Our Scottsdale Chiropractors treat a large variety of neuro-musculo-skeletal problems; such as low back pain, neck pain, headaches, disc herniation’s, carpal tunnel, numbness and sports injuries. At our Scottsdale Chiropractic Wellness Center location, we are very effective in the treatment of work injury and automobile accidents as well. With Chiropractic Wellness, you can expect quality, individualized chiropractic care from our highly qualified staff of chiropractors. Dr. Michael Halsam, our primary Chiropractor, seeks out the cause of your problem and corrects it with gentle, specific chiropractic adjustments. Also, he utilizes various types of physiotherapy to help provide you with much needed pain relief. Dr. Mike takes the time to properly educate his patients on the importance of daily stretching exercises that will help speed the healing process, as well as computer work station ergonomics and which daily / work out activities to avoid. For the past 19 years more than 10,000 people have put there trust in Dr. Mike.
What can Chiropractic do for Sciatica?
Sciatica is characterized by pain that originates in the low back or buttock that travels into one or both legs. Sciatica is generally caused by sciatic nerve compression. Disorders known to cause sciatic nerve pain include lumbar spine subluxations (misaligned vertebral body/ies), herniated or bulging discs (slipped discs), pregnancy and childbirth, tumors, and non-spinal disorders such as diabetes, constipation, or sitting on one’s back pocket wallet. One common cause of sciatica is Piriformis Syndrome. Piriformis syndrome is named after the piriformis muscle. The type of chiropractic therapy provided depends on the cause of the patient’s sciatica. A sciatica treatment plan may include several different treatments such as ice/cold therapies, ultrasound, TENS, vax-decompression, and spinal manipulation referred to as “adjustments”.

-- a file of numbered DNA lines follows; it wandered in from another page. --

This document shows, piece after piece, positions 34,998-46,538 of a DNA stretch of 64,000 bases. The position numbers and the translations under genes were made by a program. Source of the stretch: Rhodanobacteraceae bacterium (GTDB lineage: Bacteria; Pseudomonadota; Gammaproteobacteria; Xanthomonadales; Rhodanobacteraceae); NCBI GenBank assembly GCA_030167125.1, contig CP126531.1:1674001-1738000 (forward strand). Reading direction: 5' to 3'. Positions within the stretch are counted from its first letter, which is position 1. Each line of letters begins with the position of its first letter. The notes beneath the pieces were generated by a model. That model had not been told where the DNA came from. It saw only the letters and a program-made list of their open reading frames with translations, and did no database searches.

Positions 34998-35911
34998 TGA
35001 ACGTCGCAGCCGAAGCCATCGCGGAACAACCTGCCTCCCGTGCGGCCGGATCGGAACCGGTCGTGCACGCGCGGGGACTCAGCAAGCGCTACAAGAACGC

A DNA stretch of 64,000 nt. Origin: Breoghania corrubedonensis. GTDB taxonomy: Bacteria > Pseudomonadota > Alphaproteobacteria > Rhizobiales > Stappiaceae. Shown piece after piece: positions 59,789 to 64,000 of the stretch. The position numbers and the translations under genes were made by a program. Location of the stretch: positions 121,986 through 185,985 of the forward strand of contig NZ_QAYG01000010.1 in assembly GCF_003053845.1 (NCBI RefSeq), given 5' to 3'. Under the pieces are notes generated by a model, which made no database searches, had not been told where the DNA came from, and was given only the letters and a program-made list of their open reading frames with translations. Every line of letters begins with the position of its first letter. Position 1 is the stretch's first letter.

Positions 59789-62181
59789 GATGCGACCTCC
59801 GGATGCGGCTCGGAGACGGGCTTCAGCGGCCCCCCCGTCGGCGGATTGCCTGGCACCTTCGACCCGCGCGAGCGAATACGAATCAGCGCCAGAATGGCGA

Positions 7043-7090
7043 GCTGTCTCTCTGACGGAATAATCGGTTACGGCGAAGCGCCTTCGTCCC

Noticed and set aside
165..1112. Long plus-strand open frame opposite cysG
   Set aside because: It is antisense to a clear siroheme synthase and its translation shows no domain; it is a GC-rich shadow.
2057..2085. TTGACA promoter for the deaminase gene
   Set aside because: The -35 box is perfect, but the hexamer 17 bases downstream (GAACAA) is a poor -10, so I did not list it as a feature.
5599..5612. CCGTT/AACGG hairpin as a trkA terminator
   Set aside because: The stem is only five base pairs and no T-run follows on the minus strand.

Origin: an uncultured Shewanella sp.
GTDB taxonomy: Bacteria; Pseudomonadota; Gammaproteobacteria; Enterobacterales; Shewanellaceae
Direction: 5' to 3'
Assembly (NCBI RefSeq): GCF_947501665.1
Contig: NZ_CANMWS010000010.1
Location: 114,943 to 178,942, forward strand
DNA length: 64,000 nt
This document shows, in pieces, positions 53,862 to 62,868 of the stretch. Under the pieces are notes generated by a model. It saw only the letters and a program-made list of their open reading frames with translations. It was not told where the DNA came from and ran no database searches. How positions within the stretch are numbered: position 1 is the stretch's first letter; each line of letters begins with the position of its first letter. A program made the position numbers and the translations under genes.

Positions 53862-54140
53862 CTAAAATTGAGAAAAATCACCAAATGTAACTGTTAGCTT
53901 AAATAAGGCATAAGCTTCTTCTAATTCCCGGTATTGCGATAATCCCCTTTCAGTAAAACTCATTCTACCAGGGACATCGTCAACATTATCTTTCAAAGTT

Can Chiropractic Fix Herniated Discs?
The primary goal of treatment for each patient is to help relieve pain and other symptoms resulting from the herniated disc. To achieve this goal, each patient’s treatment plan should be individualized based on the source of the pain, the severity of pain and the specific symptoms that the patient exhibits
patients usually are advised to start with a course of conservative care (non-surgical) prior to considering spine surgery for a herniated disc. Whereas this is true in general, for some patients early surgical intervention is beneficial. For example, when a patient has progressive major weakness in the arms or legs due to nerve root pinching from a herniated disc, having surgery sooner can stop any neurological progression and create an optimal healing environment for the nerve to recover. In such cases, without surgical intervention, nerve loss can occur and the damage may be permanent.
For lumbar and cervical herniated discs, conservative (non-surgical) treatments can usually be applied for around four to six weeks to help reduce pain and discomfort. A process of trial and error is often necessary to find the right combination of treatments. Patients may try one treatment at a time or may find it helpful to use a combination of treatment options at once. For example, treatments focused on pain relief (such as medications) may help patients better tolerate other treatments (such as manipulation or physical therapy). In addition to helping with recovery, physical therapy is often used to educate patients on good body mechanics (such as proper lifting technique) which helps to prevent excessive wear and tear on the discs.